Editor’s Note: Please welcome Marta Acosta, the author of the upcoming book The She-Hulk Diaries, releasing in June. We recently talked about the big misunderstanding and public relations nightmare that erupted in response to her book and another, Rogue Touch, in Marvel’s new line of superheroine fiction, falsely dubbed “romance novels.” Here’s what she had to say about writing and her career — in a sassy satirical piece. Take it away, Marta!
Like most people, I love being labeled because it saves me the time and trouble of defining myself and explaining really boorrring stuff like, oh, that my name isn’t Maria and that I’m not really exotic since I’m from Oakland, or that I don’t write magical realism or romance. Basically, I don’t like to do anything that requires actual effort, thus the writing career. Which is not to say that I don’t make terrible missteps. For example, my first book, Happy Hour at Casa Dracula, was written as a spoof of genre conventions with vampires as a metaphor for being “other” in society. I know — what was I thinking? So when people introduce me with something helpful like, “Our exotic friend Maria writes magical realism slash vampire romance with a hot tamale heroine!” I just smile with relief and say, “¡Si!”
I was pretty pleased to have this routine down pat when I made another terrible misstep. I wrote a modern gothic, Dark Companion, as an homage to Jane Eyre with a theme of social disparities and exploitation. The book’s tone is set by Paulette Jiles’s classic feminist “Paper Matches” as the epigraph. It almost makes me question the wisdom of starting each day with a dozen Sudafed and a tumbler of Tanqueray because my appalling pretentiousness is in direct inverse relation to my, uhm, cheerfulness. Luckily, readers quickly assumed that I’d merely written a really bad teen romance. Whew, that was a close call!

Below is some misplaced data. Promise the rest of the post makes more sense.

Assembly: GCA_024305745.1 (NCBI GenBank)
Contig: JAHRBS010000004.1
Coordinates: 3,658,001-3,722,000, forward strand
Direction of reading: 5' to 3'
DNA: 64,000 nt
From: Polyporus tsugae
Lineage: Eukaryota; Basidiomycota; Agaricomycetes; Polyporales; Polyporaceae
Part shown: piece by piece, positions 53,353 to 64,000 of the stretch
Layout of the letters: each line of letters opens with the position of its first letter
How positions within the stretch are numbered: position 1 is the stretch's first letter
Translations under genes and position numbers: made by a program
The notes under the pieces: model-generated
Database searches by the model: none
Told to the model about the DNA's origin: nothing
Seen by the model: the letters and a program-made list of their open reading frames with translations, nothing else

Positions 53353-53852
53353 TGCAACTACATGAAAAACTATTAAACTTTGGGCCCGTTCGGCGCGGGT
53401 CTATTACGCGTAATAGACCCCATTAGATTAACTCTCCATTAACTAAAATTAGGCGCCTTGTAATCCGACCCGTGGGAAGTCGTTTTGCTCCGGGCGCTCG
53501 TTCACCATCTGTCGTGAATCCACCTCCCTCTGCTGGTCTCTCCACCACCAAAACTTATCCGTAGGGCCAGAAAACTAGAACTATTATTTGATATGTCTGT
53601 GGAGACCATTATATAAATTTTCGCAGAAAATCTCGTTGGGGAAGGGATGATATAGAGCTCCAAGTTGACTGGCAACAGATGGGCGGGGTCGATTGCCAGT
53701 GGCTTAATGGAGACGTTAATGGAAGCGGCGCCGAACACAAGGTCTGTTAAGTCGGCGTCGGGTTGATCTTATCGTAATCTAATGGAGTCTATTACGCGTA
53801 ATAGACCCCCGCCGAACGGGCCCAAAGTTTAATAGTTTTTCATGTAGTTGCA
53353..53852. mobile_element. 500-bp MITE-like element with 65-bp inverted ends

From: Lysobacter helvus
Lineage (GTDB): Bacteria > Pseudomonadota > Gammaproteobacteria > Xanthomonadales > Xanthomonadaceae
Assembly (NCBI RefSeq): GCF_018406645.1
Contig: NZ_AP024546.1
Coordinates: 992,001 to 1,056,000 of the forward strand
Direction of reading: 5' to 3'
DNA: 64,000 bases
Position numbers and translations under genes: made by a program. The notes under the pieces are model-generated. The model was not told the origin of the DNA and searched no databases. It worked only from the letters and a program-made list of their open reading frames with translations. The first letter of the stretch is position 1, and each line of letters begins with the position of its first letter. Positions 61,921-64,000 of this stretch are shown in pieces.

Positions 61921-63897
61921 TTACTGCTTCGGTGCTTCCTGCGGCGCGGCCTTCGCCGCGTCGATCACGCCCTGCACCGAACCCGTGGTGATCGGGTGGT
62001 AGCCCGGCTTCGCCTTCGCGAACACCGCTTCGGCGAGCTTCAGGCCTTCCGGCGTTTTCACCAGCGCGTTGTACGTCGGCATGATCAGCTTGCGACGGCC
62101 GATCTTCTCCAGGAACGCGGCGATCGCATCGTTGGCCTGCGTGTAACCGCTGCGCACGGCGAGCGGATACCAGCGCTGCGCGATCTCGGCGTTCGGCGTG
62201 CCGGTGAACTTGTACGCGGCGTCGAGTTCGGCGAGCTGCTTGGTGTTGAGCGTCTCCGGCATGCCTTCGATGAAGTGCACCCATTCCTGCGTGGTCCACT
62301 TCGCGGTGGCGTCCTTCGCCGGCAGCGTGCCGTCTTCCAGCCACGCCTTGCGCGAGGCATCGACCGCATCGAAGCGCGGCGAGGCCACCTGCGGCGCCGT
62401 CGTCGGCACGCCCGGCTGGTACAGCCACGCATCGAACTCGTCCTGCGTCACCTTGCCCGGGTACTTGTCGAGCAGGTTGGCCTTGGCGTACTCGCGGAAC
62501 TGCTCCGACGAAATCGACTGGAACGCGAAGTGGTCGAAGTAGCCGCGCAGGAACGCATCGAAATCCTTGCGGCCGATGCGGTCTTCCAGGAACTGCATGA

Like most messy thinkers … er, I mean writers, I was looking for another way to keep from getting a real job … I mean, another fantastic writing project. When I got the She-Hulk gig, I did that whole failing-to-learn-from-history thing and wrote a lively comedy about Jennifer Walters, an accomplished attorney, who gets a new job at a powerful law firm while trying to have time for friends and activities and also handling her She-Hulk responsibilities. She’d like to have a healthy relationship with a considerate man and a professional wardrobe that isn’t destroyed every time she hulks out.
I felt pretty comfortable writing this story since I’ve been a lifelong fan of speculative stories. Was I a geek in high school? I think it’s like the ’60s: if you remember them, you weren’t there. I.e., as a teenager, I didn’t think there was anything wrong with spending all my free time with my best friend reading science fiction novels and discussing the possibility of alien life, interplanetary travel, and Asimov’s laws of robotics. We went to science fiction conventions and were the only girls there. We thought physics class was fun.
And I wore glasses. The realization that I’d actually written a funny geeky novel struck me too damn late, and I was in a desperate state, upping my Sudafed/gin intake and despairing about my days of hanging out at home … I mean, my writing career. I was rescued by headlines like the Hollywood Reporter’s “Marvel Comics Goes ‘Fifty Shades’ With New Line of Romance Novels.” I wanted to send the journalist a gift of those delicious brandy chocolates, but I was terrified he’d ask questions I couldn’t answer with a simple and enthusiastic “¡Si!”
My fretting was unnecessary, however, because no one bothered to find out that I’ve written tedious diatribes about gender, race/ethnicity, and class throughout my career. I think I’m safe, so long as actual romance writers and fans don’t explain that most romance readers and writers are fierce feminists.
I’m already working on my next book, which is inspired by the “diaries” part of my title. It’s a tribute to “Diary of a Mad Housewife” with robots and machinery as a metaphor for the rote and inhumane effect of sexism on society. I’m sure that Diary of a Mad Fembot will cement my place in the robot/diary fiction canon, which is all I’ve ever really wanted.
Click here to read my interview with Marta.